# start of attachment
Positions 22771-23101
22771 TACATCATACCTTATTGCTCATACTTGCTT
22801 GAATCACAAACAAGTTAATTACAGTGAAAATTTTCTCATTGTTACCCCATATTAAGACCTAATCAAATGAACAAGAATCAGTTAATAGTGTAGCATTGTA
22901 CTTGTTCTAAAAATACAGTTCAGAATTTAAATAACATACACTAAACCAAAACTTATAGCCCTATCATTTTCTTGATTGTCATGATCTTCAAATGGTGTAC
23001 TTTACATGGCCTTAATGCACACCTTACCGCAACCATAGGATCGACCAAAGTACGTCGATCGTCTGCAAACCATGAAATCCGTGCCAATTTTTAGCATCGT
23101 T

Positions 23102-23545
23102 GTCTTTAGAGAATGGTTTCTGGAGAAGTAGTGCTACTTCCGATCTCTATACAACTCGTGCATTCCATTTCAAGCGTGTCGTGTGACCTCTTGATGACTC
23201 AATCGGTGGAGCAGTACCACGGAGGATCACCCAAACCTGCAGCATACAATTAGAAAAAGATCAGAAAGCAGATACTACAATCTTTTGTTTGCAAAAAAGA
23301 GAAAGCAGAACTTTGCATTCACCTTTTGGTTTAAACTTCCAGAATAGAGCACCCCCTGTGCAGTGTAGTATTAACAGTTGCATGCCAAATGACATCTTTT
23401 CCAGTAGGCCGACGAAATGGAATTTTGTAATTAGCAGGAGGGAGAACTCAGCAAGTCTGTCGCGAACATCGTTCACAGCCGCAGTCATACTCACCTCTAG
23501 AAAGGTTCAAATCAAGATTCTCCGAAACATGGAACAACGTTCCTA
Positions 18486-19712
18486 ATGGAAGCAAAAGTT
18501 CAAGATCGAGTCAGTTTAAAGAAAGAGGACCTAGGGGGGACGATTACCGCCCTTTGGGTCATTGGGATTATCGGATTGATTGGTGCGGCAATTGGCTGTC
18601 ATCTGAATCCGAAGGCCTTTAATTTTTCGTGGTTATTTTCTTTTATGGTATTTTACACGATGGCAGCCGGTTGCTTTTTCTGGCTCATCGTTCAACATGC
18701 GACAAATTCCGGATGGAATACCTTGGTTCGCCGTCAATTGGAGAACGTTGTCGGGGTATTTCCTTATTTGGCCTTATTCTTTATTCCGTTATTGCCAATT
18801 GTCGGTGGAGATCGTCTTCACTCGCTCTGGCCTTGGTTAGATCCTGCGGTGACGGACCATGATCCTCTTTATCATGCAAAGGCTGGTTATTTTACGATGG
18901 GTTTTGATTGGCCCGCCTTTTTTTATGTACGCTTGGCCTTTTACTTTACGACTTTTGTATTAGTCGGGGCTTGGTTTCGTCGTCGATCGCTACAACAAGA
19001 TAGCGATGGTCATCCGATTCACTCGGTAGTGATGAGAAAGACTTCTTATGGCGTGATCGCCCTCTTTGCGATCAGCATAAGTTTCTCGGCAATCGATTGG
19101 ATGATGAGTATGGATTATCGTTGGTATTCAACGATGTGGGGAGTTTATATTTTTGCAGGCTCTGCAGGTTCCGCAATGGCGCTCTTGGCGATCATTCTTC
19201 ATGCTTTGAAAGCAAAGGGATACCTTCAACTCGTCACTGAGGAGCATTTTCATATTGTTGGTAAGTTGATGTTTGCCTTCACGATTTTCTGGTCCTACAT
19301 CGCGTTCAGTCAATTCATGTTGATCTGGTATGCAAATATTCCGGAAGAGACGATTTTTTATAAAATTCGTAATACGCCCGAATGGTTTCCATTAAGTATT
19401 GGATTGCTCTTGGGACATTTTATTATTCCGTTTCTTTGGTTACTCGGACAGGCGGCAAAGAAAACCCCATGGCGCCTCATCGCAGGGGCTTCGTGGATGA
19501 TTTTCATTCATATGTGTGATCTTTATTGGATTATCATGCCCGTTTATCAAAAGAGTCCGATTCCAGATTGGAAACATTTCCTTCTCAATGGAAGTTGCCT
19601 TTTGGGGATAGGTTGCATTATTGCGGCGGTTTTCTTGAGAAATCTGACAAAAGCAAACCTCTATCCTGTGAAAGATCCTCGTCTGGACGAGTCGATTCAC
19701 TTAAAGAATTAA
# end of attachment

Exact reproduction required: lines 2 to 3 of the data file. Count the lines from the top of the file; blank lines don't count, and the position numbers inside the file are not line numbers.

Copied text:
22771 TACATCATACCTTATTGCTCATACTTGCTT
22801 GAATCACAAACAAGTTAATTACAGTGAAAATTTTCTCATTGTTACCCCATATTAAGACCTAATCAAATGAACAAGAATCAGTTAATAGTGTAGCATTGTA